Lake County Sheriff's Office receives $700,000 grant
The Lake County Sheriff’s Office has received a $700,000 grant from the John D. and Catherine T. MacArthur Foundation aimed at reducing local jail population and reforming the local criminal justice system.
The grant is part of the $148 million Safety and Justice Challenge, a national initiative with goals of reducing over-incarceration, by changing the way jails are perceived and used across the country.
First selected to be part of the program in 2017, Lake County officials now focus on providing intensive case management to what’s known as “high utilizers” of the Lake County Jail system.
The services work by providing high utilizers with directed services designed to steer them clear of re-arrest once they are released.
“There is growing demand for criminal justice reform across the country, and local jurisdictions are leading the way,” Laurie Garduque, MacArthur’s director of Justice Reform, said in a Lake County press release. “MacArthur is increasing our investment because we are seeing promising results and an appetite for more reform as evidenced by the diversity and creativity of the solutions implemented and tested across the network.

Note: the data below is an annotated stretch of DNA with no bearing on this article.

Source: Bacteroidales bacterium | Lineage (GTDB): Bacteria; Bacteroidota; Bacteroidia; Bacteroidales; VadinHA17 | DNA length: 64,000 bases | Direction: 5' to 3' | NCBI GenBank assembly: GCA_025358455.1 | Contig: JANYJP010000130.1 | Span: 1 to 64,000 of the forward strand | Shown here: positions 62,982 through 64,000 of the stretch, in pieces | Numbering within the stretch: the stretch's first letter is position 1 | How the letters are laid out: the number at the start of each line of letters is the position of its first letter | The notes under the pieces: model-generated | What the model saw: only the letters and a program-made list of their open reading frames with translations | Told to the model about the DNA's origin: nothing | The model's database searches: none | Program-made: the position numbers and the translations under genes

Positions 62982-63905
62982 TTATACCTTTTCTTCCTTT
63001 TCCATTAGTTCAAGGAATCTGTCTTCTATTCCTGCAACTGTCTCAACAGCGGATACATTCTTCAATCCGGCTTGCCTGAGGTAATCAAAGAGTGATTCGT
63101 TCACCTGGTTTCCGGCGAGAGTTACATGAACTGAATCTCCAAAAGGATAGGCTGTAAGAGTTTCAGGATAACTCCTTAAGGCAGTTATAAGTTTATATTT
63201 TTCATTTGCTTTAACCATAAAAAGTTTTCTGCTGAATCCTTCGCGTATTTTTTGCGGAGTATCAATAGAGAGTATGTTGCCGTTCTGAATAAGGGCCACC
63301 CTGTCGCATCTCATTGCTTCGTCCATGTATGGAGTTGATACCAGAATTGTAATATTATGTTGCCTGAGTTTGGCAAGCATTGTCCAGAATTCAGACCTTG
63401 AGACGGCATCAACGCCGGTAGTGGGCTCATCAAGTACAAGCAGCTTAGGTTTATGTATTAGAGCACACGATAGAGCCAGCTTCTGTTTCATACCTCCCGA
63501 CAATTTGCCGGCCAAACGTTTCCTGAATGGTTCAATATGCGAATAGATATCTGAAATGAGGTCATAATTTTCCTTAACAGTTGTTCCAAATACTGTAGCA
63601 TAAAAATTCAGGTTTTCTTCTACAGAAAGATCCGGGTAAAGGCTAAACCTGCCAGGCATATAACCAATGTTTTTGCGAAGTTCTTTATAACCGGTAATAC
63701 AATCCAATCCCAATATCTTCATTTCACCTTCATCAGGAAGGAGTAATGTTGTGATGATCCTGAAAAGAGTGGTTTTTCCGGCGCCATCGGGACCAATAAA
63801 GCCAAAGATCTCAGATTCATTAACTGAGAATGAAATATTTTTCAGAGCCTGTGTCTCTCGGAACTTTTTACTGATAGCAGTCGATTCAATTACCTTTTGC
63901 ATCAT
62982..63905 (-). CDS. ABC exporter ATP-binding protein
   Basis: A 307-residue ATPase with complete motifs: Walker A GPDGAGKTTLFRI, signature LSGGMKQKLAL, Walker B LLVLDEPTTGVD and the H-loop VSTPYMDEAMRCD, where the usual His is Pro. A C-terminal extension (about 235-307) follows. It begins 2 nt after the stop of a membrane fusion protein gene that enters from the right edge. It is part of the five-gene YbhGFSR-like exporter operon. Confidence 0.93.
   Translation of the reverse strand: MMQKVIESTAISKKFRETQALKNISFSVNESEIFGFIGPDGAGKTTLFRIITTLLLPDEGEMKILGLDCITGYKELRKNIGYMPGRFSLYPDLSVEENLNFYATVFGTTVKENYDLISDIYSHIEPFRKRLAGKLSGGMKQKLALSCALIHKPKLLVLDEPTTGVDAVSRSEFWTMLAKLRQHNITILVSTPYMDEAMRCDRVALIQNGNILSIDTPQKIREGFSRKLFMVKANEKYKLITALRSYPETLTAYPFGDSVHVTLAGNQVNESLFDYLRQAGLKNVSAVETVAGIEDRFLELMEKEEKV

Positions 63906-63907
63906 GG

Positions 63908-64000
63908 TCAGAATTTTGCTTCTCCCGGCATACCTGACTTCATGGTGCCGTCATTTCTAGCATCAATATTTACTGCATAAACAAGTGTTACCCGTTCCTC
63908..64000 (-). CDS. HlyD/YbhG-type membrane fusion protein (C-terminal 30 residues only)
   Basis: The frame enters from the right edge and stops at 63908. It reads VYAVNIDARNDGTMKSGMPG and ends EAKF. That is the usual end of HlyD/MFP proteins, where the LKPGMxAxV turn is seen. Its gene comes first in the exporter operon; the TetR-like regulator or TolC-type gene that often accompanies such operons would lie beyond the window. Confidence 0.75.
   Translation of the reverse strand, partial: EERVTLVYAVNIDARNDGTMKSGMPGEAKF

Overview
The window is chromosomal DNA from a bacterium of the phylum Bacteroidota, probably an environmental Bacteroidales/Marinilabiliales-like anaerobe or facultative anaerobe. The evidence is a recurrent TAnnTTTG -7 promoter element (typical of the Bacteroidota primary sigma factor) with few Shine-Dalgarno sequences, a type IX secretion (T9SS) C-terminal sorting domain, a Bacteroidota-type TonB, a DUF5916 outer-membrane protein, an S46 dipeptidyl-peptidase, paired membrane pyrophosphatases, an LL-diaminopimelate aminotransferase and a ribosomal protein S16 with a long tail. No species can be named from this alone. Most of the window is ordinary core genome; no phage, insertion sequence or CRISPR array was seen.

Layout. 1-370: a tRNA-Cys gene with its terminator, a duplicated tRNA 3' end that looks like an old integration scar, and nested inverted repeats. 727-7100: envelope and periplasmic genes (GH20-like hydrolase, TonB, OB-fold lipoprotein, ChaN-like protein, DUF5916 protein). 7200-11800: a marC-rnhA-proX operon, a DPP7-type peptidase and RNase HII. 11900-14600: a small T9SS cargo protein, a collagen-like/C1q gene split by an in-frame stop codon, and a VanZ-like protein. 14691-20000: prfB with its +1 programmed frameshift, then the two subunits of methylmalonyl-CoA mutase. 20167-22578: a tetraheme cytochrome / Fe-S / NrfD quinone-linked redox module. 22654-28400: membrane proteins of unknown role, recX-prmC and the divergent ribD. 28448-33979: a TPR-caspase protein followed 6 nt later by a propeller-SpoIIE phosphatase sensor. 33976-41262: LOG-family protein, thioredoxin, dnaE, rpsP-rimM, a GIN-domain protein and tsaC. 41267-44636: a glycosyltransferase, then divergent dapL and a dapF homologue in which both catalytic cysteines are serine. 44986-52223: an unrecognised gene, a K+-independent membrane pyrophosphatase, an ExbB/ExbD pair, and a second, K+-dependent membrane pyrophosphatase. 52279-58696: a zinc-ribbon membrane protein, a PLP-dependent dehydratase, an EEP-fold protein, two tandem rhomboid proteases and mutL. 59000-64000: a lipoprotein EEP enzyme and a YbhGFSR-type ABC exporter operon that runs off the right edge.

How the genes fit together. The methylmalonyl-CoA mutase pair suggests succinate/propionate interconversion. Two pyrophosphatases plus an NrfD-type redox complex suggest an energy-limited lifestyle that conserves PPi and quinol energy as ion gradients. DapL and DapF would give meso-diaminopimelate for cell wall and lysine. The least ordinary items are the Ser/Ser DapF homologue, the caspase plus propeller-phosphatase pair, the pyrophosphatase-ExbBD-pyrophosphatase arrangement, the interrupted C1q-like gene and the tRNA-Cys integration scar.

"While progress is not always easy, and there is no single solution or quick fix, these jurisdictions are proving it is possible to rethink local justice systems from the ground up with forward-looking, smart solutions.”
Lake County is one of 13 jurisdictions selected for additional funding based on its commitment to such reform efforts and programs.
“Our grant proposal to the Safety and Justice Challenge resulted in funding for a successful High-Utilizer Pilot Program within the Lake County Jail,” Sheriff Mark Curran added. “The additional grant money will allow us to expand the scope of the program to include additional strategies to be implemented over the next two years.”
Curran branded the additional funding as an “important first step” in ensuring that jails are used as he thinks they should be and not as a place to habitually drop off the mentally ill or those suffering from any disorder related to substance abuse.
“These folks live among us and in many cases are born into a cycle of poverty, or suffer from mental health disorders, substance use disorders, or both,” he said. “Linking them to services is the most humane course of action and will lead to a sharp reduction in the jail population as well.”